Scores

Final

Arkansas 38

(2-0, 1-0 away)

(6) Texas 28

(1-1, 1-1 home)

Coverage: ABC Regional coverage

12:00 PM ET, September 13, 2003

Royal Texas Memorial Stadium, Austin, TX

1 2 3 4 T
ARK 14 7 7 1038
#6TEX 7 7 0 1428

Jones' legs, arm lead Razorbacks

AUSTIN, Texas (AP) -- De'Arrius Howard charged to the few sections of red-clad fans amid all the burnt orange, grabbed a giant state of Arkansas flag and waved it proudly. Then he went into the end zone, plucked some orange-painted grass and tossed it aside.

Arkansas' Cedric Cobbs leads the SEC in rushing.

The Razorbacks had just beaten their most hated rival on its home turf, a place they hadn't been in 13 years. And, even if most players weren't born when the Arkansas-Texas rivalry was in its heyday, they knew what this meant to everyone back home.

"It's the greatest game there is in the world," said coach Houston Nutt, unable to stop smiling following a 38-28 upset victory Saturday over the sixth-ranked Longhorns. "It's a special feeling to beat Texas."

Matt Jones moved the Razorbacks (2-0) through the air and on the ground, keeping them in control throughout as Arkansas beat its highest-ranked foe since 1999 and ended a 20-game home winning streak for the Longhorns (1-1).

"This team has worked too hard in the summer, in two-a-days, to let everything go down the drain in one ballgame," Texas receiver Roy Williams said. "We just want to continue what we're doing and try getting as many Ws as we can."

The game -- the first between the schools in Austin since 1990 and their first in the regular season since 1991, Arkansas' last year in the Southwest Conference -- opened with a midfield handshake by former coaches Darrell Royal of Texas and Frank Broyles of Arkansas.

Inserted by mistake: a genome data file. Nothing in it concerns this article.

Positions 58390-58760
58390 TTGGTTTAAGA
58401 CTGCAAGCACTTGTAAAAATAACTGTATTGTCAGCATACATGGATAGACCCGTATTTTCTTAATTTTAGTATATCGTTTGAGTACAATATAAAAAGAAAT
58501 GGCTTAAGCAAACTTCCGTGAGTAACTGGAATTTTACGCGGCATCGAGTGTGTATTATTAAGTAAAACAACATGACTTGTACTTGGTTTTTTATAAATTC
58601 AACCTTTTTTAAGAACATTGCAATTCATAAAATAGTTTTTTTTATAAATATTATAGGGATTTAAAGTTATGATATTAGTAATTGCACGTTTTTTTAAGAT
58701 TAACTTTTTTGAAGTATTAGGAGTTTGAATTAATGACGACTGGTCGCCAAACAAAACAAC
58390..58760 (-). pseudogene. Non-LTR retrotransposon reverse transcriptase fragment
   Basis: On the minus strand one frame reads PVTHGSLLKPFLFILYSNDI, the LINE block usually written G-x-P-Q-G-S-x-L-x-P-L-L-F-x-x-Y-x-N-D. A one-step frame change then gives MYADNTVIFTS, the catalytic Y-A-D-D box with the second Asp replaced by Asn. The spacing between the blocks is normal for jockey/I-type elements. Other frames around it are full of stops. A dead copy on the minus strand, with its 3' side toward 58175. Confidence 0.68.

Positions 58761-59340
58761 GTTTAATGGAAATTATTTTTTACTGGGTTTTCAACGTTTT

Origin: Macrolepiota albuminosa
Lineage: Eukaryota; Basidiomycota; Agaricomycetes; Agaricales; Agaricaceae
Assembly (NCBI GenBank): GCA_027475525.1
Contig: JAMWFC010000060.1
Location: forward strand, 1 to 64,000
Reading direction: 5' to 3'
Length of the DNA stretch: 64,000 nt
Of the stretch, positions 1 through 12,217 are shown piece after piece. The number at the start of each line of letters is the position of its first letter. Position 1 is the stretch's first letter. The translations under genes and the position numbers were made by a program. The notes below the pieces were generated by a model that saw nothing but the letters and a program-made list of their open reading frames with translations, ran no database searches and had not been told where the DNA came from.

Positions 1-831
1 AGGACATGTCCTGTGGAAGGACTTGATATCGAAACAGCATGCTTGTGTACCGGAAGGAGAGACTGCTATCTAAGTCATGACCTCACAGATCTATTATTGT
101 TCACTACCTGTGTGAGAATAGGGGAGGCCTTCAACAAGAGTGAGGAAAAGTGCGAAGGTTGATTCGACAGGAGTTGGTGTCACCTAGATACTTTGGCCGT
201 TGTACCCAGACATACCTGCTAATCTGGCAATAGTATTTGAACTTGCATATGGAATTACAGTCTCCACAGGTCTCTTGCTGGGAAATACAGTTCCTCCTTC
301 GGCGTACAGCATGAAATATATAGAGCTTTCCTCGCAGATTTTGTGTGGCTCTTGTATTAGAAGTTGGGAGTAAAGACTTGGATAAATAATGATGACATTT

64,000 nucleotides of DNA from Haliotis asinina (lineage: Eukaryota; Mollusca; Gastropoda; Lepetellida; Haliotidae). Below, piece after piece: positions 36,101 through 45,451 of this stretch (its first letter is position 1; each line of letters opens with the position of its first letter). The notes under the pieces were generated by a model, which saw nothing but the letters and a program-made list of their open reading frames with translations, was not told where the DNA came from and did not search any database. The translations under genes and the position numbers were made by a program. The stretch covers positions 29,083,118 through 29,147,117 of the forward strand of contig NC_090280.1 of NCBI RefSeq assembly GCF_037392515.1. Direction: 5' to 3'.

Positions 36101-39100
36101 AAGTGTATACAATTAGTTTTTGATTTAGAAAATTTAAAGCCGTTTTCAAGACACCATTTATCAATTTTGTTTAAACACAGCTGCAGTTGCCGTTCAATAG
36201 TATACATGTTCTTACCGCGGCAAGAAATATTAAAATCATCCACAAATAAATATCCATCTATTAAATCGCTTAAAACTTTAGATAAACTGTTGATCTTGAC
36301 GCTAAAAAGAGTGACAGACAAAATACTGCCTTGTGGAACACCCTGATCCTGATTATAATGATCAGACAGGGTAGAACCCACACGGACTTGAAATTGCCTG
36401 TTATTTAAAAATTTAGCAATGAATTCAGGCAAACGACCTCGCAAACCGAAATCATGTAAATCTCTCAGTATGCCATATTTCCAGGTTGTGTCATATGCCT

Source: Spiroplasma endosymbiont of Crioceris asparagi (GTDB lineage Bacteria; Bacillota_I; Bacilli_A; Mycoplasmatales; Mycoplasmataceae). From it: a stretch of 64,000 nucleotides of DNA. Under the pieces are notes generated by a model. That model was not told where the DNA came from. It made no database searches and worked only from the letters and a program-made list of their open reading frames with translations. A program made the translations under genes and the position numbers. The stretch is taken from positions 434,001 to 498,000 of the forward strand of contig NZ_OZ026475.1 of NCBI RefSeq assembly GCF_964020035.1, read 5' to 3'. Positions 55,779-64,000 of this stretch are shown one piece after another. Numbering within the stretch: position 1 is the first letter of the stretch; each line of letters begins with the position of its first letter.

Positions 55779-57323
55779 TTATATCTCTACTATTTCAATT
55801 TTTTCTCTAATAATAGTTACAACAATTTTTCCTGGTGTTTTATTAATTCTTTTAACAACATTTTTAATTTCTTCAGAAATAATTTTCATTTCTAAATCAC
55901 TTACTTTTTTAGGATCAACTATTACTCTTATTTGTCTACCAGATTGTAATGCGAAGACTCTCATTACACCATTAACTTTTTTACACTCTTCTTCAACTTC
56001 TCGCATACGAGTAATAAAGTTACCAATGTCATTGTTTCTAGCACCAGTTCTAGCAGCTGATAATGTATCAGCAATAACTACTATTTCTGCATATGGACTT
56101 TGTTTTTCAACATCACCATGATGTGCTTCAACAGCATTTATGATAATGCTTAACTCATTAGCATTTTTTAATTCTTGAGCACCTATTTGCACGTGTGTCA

Then the Razorbacks, expected to be in the middle of the pack in the SEC West, played with the precision of one of their storied games against the Longhorns from the 1960s and '70s.

Arkansas answered a long, game-opening TD drive by Texas with one of its own, then scored again on its next series. The Razorbacks led by at least a touchdown the rest of the game, scoring after two of three fumble recoveries and limiting the Longhorns to 62 yards rushing on 29 tries, a 2.1 average.

"I'm happy, but I'm not overwhelmed," said Arkansas receiver George Wilson, who had five catches for 111 yards and a touchdown. "We didn't come down here to lose this ballgame. We knew we had a shot."

Jones' numbers -- 8-of-16 passing for 139 yards and a touchdown, and 12 carries for 103 yards and a touchdown -- weren't spectacular. The way he did it sometimes was.

He converted an early third-down pass despite a lineman pulling the jersey off his left shoulder. He ran for 18 yards on third-and-7 the next drive, capping it with a 9-yard TD run. He later dove for two yards on fourth-and-2.

In the fourth quarter, with the crowd of 83,271 rooting for a Texas rally, Jones took a third-and-1 bootleg keeper from his 39 to the edge of the goal line. A game-sealing field goal followed.

"I don't know if I ever remember a quarterback making so many plays -- play after play after play, with people around him, breaking tackles, completing passes," Longhorns coach MackBrown said.

Texas last lost at Royal Memorial Stadium in October 1999. It was the nation's second-longest active streak and it goes down as the third-longest in school history; a win would've matched No. 2.

The game was scheduled atBrown's urging after he was hired before the 1998 season. Emotions were stoked in 2000 when Arkansas beat Texas 27-6 in the Cotton Bowl and Nutt flashed an upside down Hook 'em Horns hand gesture.

Nutt didn't do it again, but his players did. Still, they have no idea how much the victory means to generations of Razorback fans who grew up watching Texas-Arkansas games that often decided the SWC title and sometimes had national championship implications.

Nutt, who was 0-2 against Texas while playing for Arkansas, is 2-0 as a coach. The Longhorns lead the series 54-21.

Asked where this ranks among all his wins, Nutt said, "It's up there, way high."

Texas' biggest plays came in the fourth quarter.

Dakarai Pearson returned Jones' fumble 77 yards for a touchdown to make it 28-21, then Chance Mock hit B.J. Johnson for 55 yards and followed with an 11-yard TD pass to Tony Jeffery that got the Longhorns to 35-28.

But that was it. Texas' last two drives ended on downs.

"We'd come back after some adversity,"Brown said, "and they'd come back and match us."

Cedric Cobbs ran for 115 yards, including a 46-yard touchdown, and Howard rushed for 35 yards and two scores.

Mock was 21-of-40 for 264 yards and three touchdowns, two to Johnson. Williams had 10 catches for 117 yards, his seventh straight 100-yard game, and became the school's career receptions leader. He's 25 yards from the yardage mark.

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